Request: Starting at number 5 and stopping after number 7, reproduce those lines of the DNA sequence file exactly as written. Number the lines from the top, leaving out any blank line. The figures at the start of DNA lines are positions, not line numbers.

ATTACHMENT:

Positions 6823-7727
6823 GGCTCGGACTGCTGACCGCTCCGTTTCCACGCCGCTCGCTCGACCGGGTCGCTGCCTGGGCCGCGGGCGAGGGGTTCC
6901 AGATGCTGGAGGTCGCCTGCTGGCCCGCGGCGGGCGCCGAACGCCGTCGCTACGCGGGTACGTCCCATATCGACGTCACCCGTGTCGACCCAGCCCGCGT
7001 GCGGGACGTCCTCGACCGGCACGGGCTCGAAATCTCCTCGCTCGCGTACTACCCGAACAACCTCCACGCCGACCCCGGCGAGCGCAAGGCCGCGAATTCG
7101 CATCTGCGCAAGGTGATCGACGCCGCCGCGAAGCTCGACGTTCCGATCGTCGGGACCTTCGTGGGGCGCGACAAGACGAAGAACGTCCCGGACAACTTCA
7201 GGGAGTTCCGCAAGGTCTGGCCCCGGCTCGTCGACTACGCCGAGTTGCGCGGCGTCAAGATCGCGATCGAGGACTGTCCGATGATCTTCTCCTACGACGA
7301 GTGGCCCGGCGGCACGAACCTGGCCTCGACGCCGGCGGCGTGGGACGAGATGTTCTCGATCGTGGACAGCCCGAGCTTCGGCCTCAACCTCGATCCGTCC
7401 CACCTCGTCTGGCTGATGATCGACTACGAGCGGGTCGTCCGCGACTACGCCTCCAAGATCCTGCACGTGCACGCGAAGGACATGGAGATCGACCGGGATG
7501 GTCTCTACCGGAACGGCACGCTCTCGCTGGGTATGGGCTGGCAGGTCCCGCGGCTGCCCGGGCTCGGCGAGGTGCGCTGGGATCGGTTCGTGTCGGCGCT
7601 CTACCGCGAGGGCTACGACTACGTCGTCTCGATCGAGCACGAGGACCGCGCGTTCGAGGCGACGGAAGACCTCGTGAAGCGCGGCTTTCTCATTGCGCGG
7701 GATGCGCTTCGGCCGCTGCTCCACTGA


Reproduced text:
7101 CATCTGCGCAAGGTGATCGACGCCGCCGCGAAGCTCGACGTTCCGATCGTCGGGACCTTCGTGGGGCGCGACAAGACGAAGAACGTCCCGGACAACTTCA
7201 GGGAGTTCCGCAAGGTCTGGCCCCGGCTCGTCGACTACGCCGAGTTGCGCGGCGTCAAGATCGCGATCGAGGACTGTCCGATGATCTTCTCCTACGACGA
7301 GTGGCCCGGCGGCACGAACCTGGCCTCGACGCCGGCGGCGTGGGACGAGATGTTCTCGATCGTGGACAGCCCGAGCTTCGGCCTCAACCTCGATCCGTCC